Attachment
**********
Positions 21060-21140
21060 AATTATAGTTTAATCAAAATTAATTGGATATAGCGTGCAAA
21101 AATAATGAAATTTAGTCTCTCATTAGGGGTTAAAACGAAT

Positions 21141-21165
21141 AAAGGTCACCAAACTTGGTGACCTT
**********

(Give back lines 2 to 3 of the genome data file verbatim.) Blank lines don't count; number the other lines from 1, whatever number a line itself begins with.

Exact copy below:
21060 AATTATAGTTTAATCAAAATTAATTGGATATAGCGTGCAAA
21101 AATAATGAAATTTAGTCTCTCATTAGGGGTTAAAACGAAT